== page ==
Mobility Management for Events
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Dear reader,

The summer season is typically a period filled with festivals and musical events. Managing thousands of people going to the same location within the same time period, is a real challenge for event organisers, public transport operators and local authorities. However, improving accessibility by sustainable transport modes is worth the effort: it allows more people to visit the event, avoids large traffic jams, offers more comfort for all visitors and contributes to a greener image of the event (e.g. Velo-city 2013 is a Green Event).

This e-update focuses on mobility management for large and small events, like festivals, sport events, concerts or exhibitions. We take a look at the STADIUM project, which has developed an ITS planning tool for large events, and highlight some good examples of MM measures applied at all kinds of events throughout Europe.

 

Transport to the STADIUM

Source: STADIUM project

The FP7 project STADIUM (Smart Transport Applications Designed for large events with Impacts on Urban Mobility) recently finished. It aimed to improve the performance of transport services and systems for large events in big cities. Three large events: the South African World Cup (2010), the India Commonwealth Games (2010) and the London Olympics (2012) were used as demonstration events for Intelligent Transport System (ITS) applications. In South Africa, a demand responsive transport service was installed in 19 minibus taxis. This was combined with a call and booking centre allowing a smoother transport of people arriving at the airport to the world cup venues (read more). In India ITS applications allowed real-time monitoring of public transport services as well as multimodal passenger information before and during trips (read more). Transport during the London Olympics went very smoothly partly thanks to the additional smart STADIUM cameras and smart video analytics automatically notifying about congestion. If you have not seen the video Keeping London Moving 24/7 yet, take a quick look.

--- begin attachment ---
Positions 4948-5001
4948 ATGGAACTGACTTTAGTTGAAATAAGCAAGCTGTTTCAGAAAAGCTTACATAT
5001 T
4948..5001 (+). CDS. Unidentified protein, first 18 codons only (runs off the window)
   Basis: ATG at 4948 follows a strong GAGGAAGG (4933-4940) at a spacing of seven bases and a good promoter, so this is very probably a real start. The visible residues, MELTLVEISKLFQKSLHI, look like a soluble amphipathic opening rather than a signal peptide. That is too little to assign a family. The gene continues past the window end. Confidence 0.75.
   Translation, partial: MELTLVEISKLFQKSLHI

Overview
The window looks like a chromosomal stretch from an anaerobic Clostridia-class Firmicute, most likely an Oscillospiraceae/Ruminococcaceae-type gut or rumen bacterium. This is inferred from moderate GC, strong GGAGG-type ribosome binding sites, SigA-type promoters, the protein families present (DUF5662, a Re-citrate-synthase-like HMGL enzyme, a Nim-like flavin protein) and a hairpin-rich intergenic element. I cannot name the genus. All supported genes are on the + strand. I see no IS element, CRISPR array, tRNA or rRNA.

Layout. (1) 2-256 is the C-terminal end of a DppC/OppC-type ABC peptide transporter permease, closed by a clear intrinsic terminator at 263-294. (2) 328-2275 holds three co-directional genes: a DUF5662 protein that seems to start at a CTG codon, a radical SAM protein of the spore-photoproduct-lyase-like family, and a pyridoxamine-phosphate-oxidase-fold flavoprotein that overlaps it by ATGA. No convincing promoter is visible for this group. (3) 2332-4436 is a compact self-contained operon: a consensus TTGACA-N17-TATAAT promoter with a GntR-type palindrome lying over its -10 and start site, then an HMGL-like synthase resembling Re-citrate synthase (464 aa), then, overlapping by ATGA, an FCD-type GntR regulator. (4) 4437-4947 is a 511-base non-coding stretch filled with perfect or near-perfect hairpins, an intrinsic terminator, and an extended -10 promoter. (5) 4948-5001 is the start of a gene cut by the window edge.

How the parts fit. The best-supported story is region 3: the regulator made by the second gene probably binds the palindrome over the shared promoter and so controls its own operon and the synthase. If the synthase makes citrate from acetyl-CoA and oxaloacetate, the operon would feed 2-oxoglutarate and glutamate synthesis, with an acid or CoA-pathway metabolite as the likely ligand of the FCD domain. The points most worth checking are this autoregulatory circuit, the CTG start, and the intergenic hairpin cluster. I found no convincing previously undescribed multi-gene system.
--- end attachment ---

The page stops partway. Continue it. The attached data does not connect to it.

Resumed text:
The main output of the STADIUM project was an Interactive ITS Handbook for Planning Large Events. The STADIUM handbook consists of two parts. The first part offers information on large events and ITS applications dealing with collective and alternative transport, demand management, integrated payment, integrated platforms, traffic management and traveller information services. The second part is an ITS Decision Support Tool helping you to select and implement the most efficient ITS solutions, from more than 30 ITS applications, for your large event.

 

Information measures

Last mile regulator, source: Wikimedia Commons, by Dave Catchpole

Information measures are driven by demand from the visitor, providing him/her with the necessary information needed to travel to the event in a sustainable manner. This MM measure can be very basic, like providing basic multi-modal travel information on the backside of the ticket or on the event website (e.g. ECOMM 2013), or it can be more extensive.

  • The travel information website of the London Olympic and Paralympic Games for instance offered a spectator journey planner that allowed more that 2.5 million people to plan their travel, get real time travel information and check their travel options. The website also provided information and tips for group travel, accessible travel and even offered the opportunity to book free guided walks to the Games. The journey planner was also available on mobile and as part of the London 2012 App. Recently, it received the Forward Thinking Award for excellence in Intelligent Transport Systems. Read more on the Travel Demand Management Programme of London 2012, not only targeting visitors but also regular travellers and businesses (see also this Bursary Paper for the UK Transport Planning Society).